We acknowledge that people learn in different ways and we recognise the need to develop pedagogies that enable all children to learn in ways that suit them.

We offer a range of activities for children to learn in different ways.  Such examples include the following:

  • Investigation and problem solving
  • Open-ended tasks
  • Project work
  • Creative tasks
  • Cross-curricular activities

 

At the Holt Primary School, we are moving away from traditional differentiation strategies, such as different tasks or sets of expectations. Today, the more effective teaching practices at The Holt Primary School see teachers expecting everyone to succeed by offering higher levels of support, or extra challenge for those who need it, so that the majority of pupils can access the learning at the expected year group standard.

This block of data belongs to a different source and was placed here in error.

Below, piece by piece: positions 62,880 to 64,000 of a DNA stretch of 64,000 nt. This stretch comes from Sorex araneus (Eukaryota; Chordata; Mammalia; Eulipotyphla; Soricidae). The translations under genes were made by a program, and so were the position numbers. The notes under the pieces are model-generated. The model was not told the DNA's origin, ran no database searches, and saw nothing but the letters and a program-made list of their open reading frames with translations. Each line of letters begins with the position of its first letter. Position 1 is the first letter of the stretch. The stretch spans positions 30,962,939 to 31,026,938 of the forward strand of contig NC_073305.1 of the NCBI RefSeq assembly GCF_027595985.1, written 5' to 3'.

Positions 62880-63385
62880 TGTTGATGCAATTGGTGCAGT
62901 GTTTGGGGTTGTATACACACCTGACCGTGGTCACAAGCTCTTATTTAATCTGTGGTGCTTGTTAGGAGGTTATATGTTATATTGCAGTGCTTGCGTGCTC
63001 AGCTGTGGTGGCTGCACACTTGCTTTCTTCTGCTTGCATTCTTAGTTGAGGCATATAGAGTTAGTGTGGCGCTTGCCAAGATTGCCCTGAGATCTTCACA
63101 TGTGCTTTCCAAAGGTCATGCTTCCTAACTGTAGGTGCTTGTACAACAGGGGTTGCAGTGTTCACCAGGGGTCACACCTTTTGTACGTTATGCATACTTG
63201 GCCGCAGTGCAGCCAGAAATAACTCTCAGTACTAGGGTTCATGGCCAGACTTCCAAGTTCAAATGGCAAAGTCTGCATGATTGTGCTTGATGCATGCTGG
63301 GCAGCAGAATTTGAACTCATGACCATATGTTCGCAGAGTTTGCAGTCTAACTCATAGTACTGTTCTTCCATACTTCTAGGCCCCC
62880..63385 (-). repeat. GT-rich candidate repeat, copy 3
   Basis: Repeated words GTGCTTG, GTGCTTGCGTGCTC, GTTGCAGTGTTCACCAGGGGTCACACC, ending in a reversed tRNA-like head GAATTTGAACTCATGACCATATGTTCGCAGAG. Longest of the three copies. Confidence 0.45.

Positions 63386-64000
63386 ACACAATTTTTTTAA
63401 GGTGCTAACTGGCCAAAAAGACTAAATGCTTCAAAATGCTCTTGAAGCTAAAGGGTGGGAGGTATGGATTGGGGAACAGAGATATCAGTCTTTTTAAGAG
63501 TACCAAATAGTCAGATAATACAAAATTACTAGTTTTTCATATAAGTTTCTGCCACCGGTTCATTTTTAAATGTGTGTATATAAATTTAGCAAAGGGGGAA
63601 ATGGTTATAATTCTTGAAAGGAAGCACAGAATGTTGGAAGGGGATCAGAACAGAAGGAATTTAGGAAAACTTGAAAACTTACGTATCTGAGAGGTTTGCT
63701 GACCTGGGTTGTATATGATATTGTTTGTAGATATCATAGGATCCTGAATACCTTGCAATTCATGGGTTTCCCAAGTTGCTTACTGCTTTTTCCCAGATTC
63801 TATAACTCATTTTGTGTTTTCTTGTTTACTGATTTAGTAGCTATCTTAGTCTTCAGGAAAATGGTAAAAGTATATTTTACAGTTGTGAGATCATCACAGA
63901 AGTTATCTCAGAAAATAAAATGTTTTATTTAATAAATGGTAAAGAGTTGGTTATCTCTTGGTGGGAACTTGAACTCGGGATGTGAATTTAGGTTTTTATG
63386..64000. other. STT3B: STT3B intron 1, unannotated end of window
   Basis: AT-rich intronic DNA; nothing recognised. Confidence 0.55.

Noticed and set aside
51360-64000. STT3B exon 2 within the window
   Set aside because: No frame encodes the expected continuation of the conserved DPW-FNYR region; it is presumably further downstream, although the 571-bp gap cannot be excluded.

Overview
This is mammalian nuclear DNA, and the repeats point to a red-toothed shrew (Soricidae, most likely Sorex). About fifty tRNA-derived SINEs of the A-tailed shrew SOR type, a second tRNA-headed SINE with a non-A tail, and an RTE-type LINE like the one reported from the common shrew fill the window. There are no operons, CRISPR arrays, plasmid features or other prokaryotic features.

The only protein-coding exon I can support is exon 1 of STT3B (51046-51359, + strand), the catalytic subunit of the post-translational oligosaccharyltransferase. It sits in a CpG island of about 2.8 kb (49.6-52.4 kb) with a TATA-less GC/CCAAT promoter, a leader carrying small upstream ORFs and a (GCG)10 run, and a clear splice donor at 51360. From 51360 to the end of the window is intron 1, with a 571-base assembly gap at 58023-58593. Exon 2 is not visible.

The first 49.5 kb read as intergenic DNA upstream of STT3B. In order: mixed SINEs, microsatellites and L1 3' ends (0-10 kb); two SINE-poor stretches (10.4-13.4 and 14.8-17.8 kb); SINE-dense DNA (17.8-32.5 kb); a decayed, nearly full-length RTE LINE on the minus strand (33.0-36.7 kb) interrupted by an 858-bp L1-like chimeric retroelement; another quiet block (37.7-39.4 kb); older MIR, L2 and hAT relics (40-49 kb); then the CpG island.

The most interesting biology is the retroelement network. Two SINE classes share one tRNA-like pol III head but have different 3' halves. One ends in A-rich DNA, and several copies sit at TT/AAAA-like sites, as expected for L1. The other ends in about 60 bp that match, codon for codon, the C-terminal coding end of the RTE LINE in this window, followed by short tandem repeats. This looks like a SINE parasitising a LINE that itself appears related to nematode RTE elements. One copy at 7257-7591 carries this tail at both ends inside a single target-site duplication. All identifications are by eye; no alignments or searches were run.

Quality First Teaching

  • Clear learning intentions, with distinct teaching points for every lesson
  • High expectations of pupil participation and engagement with their learning
  • High levels of interaction for all pupils
  • Appropriate use of teacher questioning, modelling and explaining
  • Emphasis on learning through dialogue and vocabulary development
  • An expectation that children will develop resilience and accept responsibility for their own learning and work independently
  • Regular use of encouragement and praise to motivate children

                                                      

Assessment for Learning

  • Individual children’s progress tracked, and strengths and weaknesses identified, supporting planning, teaching and intervention
  • Children have regular opportunities to discuss their progress, through feedback with the teachers and teaching assistants